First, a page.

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The health professionals embracing complementary medicine

Once rejected by the medical establishment, alternative treatments such as herbal medicines and acupuncture are sometimes being used in tandem with established medical procedures

Tue, Jun 26, 2018, 07:01 Louise Ní Chríodáin - Irish Times

While many western-trained doctors and pharmacists continue to reject all alternative medical treatments, others are embracing a complementary approach, or even integrating their conventional training with other medical traditions.

Niamh Boden was not exposed to herbal medicine while growing up, but was fascinated by the science of how drugs work in the body and so chose to study pharmacy. “We did do a section in our course in Queen’s on pharmacognosy, which is the science of plants, and I found that very interesting,” she recalls.

Boden worked as a hospital pharmacist before moving into retail and finally establishing her own business, Dunville Pharmacy in Dublin’s Ranelagh. Five years ago, she decided to enrol at the College of Naturopathic Medicine to study herbal medicine and naturopathy, believing that expanding into herbal medicines could help the business stand out from other pharmacies.

What she didn’t expect was how much the course would change her own lifestyle. “I saw this other side to healthcare which was about looking at your health and your well-being. It wasn’t about taking this herb to fix A or this herb to fix B, it was about finding balance in your life,” she says.



“It was really helpful for my own health and my family’s. When I started the course I would have got quite sick through the winter. I would have been on antibiotics, had chest infections, been very run down, feeling exhausted all the time. I realised I needed to take more time out for myself, to stop working 50 hours a week, to cook wholesome meals with good ingredients, and I started using the herbs. That first year, I had a really bad cough and my teacher gave me a mixture with myrrh in it and a few lung tonics, and literally within three days I was completely better. I was amazed and surprised at how well it worked. From that day on I haven’t touched an antibiotic.”


Herbal treatments

Boden says there is a place for herbal treatments alongside pharmaceutical medicines. “If somebody, for example, was on a high-tech medicine for rheumatoid arthritis, I’d be reluctant to give them herbs. I think there is a time in everybody’s life when they are grateful for the medicines that we have, for themselves or for their families. However, I think we reach for them too easily.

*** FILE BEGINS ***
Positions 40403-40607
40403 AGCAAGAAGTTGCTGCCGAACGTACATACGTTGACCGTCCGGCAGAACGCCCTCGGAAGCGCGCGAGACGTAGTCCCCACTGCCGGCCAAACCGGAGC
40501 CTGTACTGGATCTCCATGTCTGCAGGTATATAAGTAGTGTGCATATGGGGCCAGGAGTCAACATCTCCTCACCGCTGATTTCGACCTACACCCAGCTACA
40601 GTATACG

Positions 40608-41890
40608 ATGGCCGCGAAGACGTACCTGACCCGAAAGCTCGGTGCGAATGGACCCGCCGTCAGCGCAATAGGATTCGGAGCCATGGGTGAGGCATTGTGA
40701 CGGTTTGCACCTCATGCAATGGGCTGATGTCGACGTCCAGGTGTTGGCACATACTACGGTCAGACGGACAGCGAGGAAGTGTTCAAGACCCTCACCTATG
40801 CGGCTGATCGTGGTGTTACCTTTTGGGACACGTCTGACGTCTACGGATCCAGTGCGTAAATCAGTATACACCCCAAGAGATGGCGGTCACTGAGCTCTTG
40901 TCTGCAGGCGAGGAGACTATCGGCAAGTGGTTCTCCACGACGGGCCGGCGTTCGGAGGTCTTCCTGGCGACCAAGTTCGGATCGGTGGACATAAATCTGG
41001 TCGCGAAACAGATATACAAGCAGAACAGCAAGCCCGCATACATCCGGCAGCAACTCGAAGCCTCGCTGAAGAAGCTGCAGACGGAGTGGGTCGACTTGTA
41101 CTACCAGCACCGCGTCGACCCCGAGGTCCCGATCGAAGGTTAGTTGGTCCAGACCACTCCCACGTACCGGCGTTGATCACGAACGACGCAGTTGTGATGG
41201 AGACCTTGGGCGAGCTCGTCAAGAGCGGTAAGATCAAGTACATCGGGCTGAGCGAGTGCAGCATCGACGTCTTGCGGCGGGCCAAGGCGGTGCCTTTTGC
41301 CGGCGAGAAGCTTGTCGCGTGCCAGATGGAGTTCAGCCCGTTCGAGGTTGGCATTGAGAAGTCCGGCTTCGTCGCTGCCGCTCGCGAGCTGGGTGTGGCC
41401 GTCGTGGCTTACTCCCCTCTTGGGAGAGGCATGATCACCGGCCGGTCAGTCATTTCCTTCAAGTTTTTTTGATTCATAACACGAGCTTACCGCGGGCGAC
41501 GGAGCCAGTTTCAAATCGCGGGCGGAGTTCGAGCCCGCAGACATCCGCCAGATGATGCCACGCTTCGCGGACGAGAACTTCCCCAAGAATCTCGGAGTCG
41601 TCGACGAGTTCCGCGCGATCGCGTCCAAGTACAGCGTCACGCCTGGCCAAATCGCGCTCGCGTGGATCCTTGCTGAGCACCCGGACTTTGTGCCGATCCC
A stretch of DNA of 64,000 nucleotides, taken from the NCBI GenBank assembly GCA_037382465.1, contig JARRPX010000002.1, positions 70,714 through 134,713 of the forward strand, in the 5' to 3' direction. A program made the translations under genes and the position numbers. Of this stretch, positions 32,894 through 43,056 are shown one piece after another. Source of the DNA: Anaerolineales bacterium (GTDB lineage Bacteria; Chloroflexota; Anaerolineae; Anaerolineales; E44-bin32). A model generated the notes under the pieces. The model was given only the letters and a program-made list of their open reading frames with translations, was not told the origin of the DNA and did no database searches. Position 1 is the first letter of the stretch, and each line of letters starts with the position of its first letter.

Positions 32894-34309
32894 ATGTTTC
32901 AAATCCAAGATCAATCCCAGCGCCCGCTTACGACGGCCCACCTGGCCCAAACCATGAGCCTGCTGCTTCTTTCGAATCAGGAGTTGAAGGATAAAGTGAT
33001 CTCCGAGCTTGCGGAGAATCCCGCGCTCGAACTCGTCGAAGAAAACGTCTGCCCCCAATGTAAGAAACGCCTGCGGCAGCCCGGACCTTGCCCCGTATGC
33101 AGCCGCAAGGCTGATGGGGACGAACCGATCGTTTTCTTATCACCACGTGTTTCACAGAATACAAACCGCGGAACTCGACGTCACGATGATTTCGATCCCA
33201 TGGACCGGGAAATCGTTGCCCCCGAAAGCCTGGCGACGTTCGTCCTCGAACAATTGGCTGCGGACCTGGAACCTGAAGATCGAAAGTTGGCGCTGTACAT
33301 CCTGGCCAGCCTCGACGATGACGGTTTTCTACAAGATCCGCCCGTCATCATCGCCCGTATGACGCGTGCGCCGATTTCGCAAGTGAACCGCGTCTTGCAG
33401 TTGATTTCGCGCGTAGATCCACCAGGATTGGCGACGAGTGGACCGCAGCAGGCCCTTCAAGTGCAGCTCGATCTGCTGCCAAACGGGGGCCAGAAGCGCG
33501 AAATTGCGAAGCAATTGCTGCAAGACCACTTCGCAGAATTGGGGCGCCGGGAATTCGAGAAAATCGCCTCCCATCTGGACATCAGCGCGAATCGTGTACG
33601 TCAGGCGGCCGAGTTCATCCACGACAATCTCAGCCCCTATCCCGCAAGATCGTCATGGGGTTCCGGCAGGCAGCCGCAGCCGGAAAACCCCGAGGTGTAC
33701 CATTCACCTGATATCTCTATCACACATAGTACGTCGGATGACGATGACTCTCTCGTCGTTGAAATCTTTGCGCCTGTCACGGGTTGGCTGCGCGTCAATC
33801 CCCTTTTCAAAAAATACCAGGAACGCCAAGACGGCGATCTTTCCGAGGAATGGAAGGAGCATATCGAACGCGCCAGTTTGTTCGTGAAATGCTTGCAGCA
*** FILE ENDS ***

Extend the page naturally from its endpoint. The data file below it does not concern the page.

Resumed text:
“When I started to take an interest in plant medicine I realised that a lot of the phytochemicals present in plants can have a similar reaction in the body to chemical medicines but are much gentler. The famous examples would be digoxen from the foxglove plant, and aspirin from the plant Salix alba, but when you take the whole plant you don’t get the side effects that may be associated with the chemical. The way we were taught on the herbal medicine course is that when you use the whole plant it is balanced. They are singing the praises of turmeric now and what the pharmaceutical companies would love to do is isolate its most potent phytochemical, curcumin, license it and sell it. Whereas if you take it in its natural form you will have less side effects.”


Boden has now begun to produce and dispense her own herbal remedies under the label BodeWell Botanicals. “I want to specialise in herbal medicine. We are only doing it in a small way at the minute, but the teas and the tinctures I am giving people seem to be really helping. The teas are very gentle and I find that they are really good, even for children. I have customers who give our Dream Tea to their children for sleep. It is chamomile-based with a few other herbs in there, such as lavender. It just helps you switch off. The tincture would be stronger, that would have valerian in it. Studies show that valerian modulates GABA receptors in the brain in the same way that benzodiazepines do, but without the side-effects, so it does make you drowsy.


“I wouldn’t say there’s a herb to fix everything but with the right changes in lifestyle, if you’re not too far gone you can bring your body back to balance. For example, I do a nice tea for gastric reflux, so instead of going on a proton pump inhibitor you can take the tea, which will have an anti-inflammatory effect on the stomach, but you will need to make changes in your diet as well. There will be cases – like with a hiatus hernia – where you may have to go on medication to protect yourself, but every case is individual.

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